Pursuant to Indiana Trial Rule 61,
No error in either the admission or the exclusion of evidence and no error or defect in any ruling or order in anything done or omitted by the court or by any of the parties is ground for granting relief under a motion to correct errors or for setting aside a verdict or for vacating, modifying or otherwise disturbing a judgment or order or for reversal on appeal, unless refusal to take such action appears to the court inconsistent with substantial justice. The court at every stage of the proceeding must disregard any error or defect in the proceeding which does not affect the substantial rights of the parties.
Here, we do not disturb the order of the trial court with regard to compliance with SNAP and the ADA. We find the trial court order not inconsistent with substantial justice.
Adverse action notices lacking specificity as to missing or allegedly missing eligibility documents do not comport with the requirement of procedural due process. Accordingly, the Recipients established their entitlement to injunctive relief and summary judgment in favor of the FSSA is reversed. The FSSA has demonstrated no substantial harm from an injunction to refrain from denying or terminating public welfare benefits in contravention of federal law.
Affirmed in part, reversed in part, and remanded with instructions to enter summary judgment for the Recipients.
1. We held oral argument in this case on October 7, 2010. We thank counsel for their skillful advocacy.
2. The contract has since been rescinded by the Governor of Indiana. A “hybrid system” is now in place.
3. The caseworker's responsibilities had included conducting interviews for new applications, processing changes on each client's case, answering questions, and resolving problems. Perdue v. Murphy, 915 N.E.2d 498, 500 (Ind.Ct.App.2009). Clients could contact their caseworkers with questions and, typically, each caseworker had access to a hard copy of his or her client's file. Id.
4. A post-hearing “Declaration” by FSSA Deputy Director Rich Adams indicates that the “failure to cooperate” denial code has now been abandoned. (App.554.) At oral argument, counsel for FSSA re-iterated the voluntary abandonment of that particular code, but admitted that the FSSA had made no formal agreement to refrain from its use in the future.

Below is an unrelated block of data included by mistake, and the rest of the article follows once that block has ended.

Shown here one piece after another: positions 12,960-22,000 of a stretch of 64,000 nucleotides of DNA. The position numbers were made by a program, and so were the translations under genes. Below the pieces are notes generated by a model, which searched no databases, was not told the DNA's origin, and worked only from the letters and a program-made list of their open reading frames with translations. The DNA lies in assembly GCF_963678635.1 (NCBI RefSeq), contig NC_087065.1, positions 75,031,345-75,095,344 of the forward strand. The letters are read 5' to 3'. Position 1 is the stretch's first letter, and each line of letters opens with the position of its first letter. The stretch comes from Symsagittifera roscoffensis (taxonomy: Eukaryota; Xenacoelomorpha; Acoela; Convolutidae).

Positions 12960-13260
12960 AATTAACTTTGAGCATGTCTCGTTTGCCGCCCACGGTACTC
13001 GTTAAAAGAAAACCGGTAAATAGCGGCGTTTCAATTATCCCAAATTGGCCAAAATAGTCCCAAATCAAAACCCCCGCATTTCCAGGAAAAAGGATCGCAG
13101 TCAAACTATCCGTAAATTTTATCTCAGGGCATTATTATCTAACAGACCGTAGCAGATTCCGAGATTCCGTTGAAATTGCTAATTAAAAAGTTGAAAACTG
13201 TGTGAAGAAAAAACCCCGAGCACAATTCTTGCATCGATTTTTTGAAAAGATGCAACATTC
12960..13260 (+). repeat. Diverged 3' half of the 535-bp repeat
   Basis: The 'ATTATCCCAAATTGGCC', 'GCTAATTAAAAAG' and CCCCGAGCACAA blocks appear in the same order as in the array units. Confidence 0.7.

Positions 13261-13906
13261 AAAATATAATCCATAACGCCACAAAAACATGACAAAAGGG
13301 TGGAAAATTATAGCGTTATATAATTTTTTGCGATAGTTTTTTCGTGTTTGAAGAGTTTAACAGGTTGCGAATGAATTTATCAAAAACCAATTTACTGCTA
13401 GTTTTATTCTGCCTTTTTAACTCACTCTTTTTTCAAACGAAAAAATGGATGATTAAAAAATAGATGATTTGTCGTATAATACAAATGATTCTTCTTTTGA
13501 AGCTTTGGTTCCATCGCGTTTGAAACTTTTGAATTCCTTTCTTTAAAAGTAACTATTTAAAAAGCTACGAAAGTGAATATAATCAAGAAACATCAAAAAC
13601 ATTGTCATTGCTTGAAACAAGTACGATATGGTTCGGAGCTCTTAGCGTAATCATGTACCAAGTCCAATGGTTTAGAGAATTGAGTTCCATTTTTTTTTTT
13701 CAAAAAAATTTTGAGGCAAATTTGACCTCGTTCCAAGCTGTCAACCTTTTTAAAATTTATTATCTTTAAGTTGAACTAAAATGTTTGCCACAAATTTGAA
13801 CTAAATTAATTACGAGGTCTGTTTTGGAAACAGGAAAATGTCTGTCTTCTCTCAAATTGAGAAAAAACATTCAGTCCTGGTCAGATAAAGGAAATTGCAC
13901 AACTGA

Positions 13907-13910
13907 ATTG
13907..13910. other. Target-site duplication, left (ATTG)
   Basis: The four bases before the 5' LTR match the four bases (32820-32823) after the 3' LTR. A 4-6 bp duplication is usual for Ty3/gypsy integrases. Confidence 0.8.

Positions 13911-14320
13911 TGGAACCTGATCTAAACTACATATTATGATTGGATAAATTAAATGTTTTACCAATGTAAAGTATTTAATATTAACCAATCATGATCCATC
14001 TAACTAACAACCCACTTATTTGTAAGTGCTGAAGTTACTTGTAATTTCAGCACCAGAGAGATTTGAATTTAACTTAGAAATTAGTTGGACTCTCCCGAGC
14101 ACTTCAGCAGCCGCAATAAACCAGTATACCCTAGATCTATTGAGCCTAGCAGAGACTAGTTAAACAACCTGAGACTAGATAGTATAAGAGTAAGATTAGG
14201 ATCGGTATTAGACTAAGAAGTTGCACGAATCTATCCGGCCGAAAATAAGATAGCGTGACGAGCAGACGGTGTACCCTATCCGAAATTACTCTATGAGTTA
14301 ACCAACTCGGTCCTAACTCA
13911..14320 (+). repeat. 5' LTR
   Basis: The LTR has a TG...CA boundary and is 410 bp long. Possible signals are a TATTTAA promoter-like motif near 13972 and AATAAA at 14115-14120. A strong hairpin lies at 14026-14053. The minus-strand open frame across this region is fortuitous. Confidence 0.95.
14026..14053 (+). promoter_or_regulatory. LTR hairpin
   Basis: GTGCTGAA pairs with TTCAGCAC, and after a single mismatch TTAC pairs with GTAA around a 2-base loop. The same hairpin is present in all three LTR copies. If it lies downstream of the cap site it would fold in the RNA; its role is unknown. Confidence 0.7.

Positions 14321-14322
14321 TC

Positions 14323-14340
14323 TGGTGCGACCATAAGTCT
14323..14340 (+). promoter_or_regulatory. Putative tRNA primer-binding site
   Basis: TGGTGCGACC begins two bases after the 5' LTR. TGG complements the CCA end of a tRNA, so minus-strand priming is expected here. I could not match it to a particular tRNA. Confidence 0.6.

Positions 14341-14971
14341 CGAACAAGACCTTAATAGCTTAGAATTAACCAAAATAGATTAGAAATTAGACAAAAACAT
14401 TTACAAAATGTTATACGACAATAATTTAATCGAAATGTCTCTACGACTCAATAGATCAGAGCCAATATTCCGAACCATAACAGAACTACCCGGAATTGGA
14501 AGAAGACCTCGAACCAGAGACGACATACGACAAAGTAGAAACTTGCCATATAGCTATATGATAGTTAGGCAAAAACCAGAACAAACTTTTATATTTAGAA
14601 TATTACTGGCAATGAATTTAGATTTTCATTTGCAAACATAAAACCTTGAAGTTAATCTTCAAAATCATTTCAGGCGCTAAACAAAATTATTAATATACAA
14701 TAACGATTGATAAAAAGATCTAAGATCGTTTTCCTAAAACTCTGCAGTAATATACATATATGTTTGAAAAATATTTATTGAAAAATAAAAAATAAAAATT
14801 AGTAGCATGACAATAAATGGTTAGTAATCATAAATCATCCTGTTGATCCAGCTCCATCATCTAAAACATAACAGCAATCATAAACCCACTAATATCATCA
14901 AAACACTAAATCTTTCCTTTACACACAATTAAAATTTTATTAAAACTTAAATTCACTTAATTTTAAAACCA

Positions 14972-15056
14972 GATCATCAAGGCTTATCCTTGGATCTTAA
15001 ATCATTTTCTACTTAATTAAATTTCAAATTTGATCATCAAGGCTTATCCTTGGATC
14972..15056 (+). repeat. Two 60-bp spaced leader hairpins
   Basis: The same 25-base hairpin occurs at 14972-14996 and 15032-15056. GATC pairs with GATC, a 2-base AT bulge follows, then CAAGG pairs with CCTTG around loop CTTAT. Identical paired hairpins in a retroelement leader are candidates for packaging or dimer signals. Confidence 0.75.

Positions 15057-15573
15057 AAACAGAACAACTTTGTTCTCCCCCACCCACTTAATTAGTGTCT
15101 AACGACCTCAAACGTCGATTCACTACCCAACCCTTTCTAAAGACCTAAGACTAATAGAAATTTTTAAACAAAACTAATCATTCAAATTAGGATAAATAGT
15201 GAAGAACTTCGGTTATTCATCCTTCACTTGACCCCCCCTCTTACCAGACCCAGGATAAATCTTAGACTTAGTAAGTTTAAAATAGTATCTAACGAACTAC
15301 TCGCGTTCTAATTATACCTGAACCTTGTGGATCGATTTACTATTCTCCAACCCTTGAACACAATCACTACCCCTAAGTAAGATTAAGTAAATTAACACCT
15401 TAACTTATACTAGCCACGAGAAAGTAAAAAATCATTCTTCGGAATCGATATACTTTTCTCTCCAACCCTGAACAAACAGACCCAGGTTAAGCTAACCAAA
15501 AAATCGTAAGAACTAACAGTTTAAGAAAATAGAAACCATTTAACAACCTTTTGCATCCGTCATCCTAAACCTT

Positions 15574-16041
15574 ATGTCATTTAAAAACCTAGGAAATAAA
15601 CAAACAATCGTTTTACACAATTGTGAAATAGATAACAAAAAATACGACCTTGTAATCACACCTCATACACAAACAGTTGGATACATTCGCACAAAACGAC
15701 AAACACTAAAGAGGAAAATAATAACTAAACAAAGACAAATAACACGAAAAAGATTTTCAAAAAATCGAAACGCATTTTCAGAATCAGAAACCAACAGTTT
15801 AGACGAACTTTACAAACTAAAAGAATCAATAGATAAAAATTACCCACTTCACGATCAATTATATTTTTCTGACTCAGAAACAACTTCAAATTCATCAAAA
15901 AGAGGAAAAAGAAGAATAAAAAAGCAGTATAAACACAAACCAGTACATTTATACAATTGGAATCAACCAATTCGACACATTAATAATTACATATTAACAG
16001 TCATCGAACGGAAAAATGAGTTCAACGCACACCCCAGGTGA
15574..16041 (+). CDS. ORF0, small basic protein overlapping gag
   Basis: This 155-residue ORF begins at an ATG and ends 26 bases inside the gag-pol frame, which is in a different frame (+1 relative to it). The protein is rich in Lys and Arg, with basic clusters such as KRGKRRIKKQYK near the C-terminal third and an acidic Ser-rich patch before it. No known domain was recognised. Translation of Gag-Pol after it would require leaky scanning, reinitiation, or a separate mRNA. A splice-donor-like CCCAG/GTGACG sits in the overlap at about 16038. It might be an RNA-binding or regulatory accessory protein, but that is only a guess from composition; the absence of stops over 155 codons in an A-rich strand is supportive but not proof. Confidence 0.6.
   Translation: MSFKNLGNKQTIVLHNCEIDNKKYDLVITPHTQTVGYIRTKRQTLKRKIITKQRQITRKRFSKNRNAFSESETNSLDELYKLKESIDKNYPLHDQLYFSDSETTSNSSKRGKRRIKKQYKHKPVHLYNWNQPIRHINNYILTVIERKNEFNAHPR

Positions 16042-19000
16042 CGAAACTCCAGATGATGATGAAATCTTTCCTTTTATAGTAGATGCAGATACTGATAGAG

5. In Goldberg, “notice” amounted to a letter from the agency and a personal meeting with a caseworker. The combination was adequate to inform the recipient of the legal and factual bases for the agency's position. 397 U.S. at 268. Federal Medicaid law requires that a state's program comply with the due process standards as set forth in Goldberg. See 42 C.F.R. § 431.205(d). The claims of Class A (arising under the Fourteenth Amendment to the United States Constitution) and the claims of Sub-class A (arising under federal Medicaid law) are thus co-extensive with one another and were treated simultaneously by the parties and the trial court.
6. See also Mathews v. Eldridge, 424 U.S. 319, 334 (1976), observing that “due process is flexible and calls for such procedural protections as the particular situation demands” and, accordingly, “resolution of the issue whether the administrative procedures provided here are constitutionally sufficient requires analysis of the governmental and private interests that are affected .” “[I]dentification of the specific dictates of due process generally requires consideration of three distinct factors: First, the private interest that will be affected by the official action; second, the risk of an erroneous deprivation of such interest through the procedures used, and the probable value, if any, of additional or substitute procedural safeguards; and finally, the Government's interest, including the function involved and the fiscal and administrative burdens that the additional or substitute procedural requirement would entail.”
7. FSSA's brief, at page 10, asserts that “forms utilized by the agency for eligibility determination contain the following language: ‘If you have questions, contact FSSA at 1-800-403-0864 Monday through Friday 7:00 AM-7:00 PM” ’ (emphasis added.)
8. Because Medicaid services were involved, the applicable regulation defined “notice” as a “written statement that meets the requirements of § 431.210.”
9. As a practical matter, a recipient who has carefully maintained copies of all submitted documents (together with proof of submission) may prevail on appeal by showing that he or she has timely produced each of the documents requested. Essentially, the modernized FSSA procedure lightens or obviates the FSSA's burden to maintain hard copies of documents while placing the burden on the recipient to maintain all records of his or her correspondence with FSSA.
RILEY, J., and KIRSCH, J., concur.
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Docket No: No. 49A02-1003-PL-250.
Decided: December 03, 2010
Court: Court of Appeals of Indiana.